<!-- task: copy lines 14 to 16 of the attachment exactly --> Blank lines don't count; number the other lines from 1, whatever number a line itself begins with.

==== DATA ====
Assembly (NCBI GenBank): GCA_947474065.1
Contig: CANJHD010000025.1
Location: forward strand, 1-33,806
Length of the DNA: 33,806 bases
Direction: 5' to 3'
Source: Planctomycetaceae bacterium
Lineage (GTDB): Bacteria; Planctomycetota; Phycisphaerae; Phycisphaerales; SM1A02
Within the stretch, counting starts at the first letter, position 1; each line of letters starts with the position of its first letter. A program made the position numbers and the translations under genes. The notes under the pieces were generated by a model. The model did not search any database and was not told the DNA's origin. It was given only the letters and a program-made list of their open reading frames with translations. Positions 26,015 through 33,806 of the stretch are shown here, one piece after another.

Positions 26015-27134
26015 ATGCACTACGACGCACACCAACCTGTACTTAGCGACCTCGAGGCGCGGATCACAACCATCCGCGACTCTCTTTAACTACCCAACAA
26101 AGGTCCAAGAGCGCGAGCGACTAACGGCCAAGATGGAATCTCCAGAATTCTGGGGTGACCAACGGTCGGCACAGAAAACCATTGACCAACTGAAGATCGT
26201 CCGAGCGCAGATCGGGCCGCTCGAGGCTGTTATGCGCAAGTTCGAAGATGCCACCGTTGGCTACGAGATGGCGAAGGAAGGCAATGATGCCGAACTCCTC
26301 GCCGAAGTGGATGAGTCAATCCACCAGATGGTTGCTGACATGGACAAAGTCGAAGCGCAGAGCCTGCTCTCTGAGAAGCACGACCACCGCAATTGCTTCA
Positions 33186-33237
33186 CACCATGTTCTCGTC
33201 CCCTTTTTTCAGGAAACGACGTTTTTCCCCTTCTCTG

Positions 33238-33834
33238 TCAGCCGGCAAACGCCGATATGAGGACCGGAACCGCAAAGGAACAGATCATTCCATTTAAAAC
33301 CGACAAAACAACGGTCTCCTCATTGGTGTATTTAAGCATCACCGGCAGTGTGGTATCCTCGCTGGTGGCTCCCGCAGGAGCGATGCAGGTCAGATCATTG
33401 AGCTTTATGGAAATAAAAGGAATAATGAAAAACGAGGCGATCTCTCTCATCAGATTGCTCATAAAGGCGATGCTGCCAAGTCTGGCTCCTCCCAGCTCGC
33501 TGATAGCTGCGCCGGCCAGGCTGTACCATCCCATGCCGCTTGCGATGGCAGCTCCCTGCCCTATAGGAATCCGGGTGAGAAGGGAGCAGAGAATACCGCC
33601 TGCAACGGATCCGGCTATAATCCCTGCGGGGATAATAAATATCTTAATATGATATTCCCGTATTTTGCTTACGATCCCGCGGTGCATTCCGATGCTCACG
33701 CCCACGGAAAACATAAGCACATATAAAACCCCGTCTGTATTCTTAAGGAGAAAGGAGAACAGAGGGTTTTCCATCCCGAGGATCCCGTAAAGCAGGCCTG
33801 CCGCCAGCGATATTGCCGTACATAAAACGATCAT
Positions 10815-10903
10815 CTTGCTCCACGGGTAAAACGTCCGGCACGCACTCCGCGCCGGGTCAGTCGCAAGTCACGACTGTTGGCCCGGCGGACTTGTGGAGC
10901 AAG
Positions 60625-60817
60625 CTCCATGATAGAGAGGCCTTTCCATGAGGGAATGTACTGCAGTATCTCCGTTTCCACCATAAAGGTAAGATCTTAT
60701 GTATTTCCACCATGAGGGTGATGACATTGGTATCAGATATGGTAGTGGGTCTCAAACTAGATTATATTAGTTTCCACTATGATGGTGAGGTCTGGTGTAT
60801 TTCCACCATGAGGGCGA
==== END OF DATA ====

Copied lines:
Positions 33186-33237
33186 CACCATGTTCTCGTC
33201 CCCTTTTTTCAGGAAACGACGTTTTTCCCCTTCTCTG